It also helps to know the whole story.
Lazar J. Greenfield
Professor emeritus of surgery
University of Michigan at Ann Arbor
Christof Koch and Giulio Tononi [“A Test for Consciousness”] defined an experimental method that seems likely to improve significantly on the Turing test as a way to operationally define and identify “intelligence.” The use of sensible versus nonsensical composite images would surely pose challenges to machines—today and for the foreseeable future. I think the article has two weaknesses, however. First, I think the authors underestimate the rate of progress that artificial intelligence will make in this area if it is deemed important. As they point out, the human ability to discern implausible relationships is based on a vast amount of knowledge acquired from experience. The foundations for giving machines that experience have been under development for decades and are gaining traction in many application areas today. It would be silly to take on faith that these tasks are fundamentally or nearly beyond what machines can do.
The second weakness, in my opinion, is that it confuses consciousness with integrated knowledge. Requiring machines to demonstrate that they understand visual elements and relationships seems a straightforward and appropriate aspect of intelligence. But it does not mean that any machine that exhibited that kind of perceptual and cognitive capability would obviously be conscious.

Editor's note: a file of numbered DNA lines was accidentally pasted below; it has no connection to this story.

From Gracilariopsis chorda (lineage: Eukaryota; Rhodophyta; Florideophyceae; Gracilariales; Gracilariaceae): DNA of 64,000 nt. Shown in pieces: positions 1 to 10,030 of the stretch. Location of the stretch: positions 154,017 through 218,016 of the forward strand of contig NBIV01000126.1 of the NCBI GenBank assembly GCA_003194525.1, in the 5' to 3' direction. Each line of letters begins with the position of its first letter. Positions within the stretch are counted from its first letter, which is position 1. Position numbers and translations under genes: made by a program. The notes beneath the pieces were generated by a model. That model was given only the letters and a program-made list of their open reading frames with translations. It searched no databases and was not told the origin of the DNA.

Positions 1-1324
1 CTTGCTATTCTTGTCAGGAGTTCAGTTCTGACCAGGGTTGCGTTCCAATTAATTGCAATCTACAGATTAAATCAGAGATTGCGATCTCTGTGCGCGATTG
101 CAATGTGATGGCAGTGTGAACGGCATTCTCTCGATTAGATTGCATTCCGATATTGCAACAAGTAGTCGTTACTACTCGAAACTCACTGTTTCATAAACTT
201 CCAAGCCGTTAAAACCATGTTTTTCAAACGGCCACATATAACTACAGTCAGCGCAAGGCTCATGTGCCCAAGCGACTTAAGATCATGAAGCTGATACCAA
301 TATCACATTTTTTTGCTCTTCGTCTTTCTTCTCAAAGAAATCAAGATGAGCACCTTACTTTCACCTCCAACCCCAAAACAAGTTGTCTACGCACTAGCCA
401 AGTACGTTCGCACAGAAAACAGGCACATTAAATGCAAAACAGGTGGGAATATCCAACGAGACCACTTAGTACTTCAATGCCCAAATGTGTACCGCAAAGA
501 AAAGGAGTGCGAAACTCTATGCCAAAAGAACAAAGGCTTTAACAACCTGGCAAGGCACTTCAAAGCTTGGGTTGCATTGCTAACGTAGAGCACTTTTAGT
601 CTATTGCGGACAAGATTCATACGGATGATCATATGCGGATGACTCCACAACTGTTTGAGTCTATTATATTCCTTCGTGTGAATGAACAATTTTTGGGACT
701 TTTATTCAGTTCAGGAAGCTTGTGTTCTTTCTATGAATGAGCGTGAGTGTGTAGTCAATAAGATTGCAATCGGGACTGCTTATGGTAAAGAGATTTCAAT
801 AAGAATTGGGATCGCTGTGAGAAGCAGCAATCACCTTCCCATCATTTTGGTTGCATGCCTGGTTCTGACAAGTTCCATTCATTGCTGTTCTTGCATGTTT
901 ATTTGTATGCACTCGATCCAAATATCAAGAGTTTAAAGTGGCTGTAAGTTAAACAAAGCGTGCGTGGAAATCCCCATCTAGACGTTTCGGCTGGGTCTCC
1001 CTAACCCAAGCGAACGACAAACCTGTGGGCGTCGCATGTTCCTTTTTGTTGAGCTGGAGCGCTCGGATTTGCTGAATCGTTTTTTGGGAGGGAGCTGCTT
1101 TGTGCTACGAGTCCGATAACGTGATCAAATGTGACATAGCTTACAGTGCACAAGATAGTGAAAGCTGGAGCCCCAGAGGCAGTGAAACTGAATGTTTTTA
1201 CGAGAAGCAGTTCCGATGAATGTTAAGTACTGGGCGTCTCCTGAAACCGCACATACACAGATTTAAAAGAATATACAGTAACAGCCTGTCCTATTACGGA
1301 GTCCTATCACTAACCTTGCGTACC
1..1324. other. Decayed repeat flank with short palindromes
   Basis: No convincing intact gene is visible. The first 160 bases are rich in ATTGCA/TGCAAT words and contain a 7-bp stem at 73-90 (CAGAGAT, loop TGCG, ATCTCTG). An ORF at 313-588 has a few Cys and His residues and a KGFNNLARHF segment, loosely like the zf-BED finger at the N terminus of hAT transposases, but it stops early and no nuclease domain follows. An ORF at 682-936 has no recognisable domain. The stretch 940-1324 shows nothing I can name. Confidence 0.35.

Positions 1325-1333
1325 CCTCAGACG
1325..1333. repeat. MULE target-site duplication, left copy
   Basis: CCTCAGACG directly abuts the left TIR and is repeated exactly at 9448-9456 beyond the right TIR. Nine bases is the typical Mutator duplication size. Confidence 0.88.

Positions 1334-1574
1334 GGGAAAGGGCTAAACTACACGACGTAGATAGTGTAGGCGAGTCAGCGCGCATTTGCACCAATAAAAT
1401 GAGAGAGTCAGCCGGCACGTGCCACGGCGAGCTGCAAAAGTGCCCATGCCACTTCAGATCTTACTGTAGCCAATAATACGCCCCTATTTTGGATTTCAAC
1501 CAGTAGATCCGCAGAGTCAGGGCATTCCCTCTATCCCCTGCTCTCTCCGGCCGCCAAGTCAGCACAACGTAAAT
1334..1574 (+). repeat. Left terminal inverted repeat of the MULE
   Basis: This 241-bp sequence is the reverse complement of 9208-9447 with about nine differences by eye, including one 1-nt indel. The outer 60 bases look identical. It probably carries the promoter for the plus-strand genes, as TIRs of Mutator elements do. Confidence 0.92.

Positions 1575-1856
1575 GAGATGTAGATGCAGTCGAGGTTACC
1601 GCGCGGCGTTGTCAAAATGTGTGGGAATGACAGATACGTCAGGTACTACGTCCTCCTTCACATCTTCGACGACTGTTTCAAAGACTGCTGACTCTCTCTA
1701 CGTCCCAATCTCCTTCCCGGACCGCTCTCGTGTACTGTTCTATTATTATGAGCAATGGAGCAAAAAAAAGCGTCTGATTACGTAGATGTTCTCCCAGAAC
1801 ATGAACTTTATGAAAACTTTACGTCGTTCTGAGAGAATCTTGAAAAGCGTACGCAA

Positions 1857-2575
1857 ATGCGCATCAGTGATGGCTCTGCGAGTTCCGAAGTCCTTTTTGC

At its core, consciousness is a term we use to refer to our common human perception that we exist, are aware of ourselves and are aware of our being part of the environment with which we are interacting. Self-awareness and awareness of self versus our environment would seem to be important attributes of consciousness, regardless of how it might ultimately be defined and identified. The authors’ proposed test neither depends on those attributes nor distinguishes those having them from those lacking them.
Professor of information systems
Naval Postgraduate School
OUR QUANTUM WORLD
In “Living in a Quantum World,” Vlatko Vedral insists that “quantum mechanics is not just about teeny particles. It applies to things of all sizes: birds, plants, maybe even people.” But all his examples of entanglement refer to the teeny particles—atoms and molecules. The fact that, in some examples, the entangled particles are located within organisms—birds, plants—does not prove that these organisms themselves are entangled. Do the particles and the bodies behave according to the laws of quantum mechanics? Vedral’s answer is affirmative. But that something appears that way to the author and his colleagues is not a sufficient base for sweeping generalizations.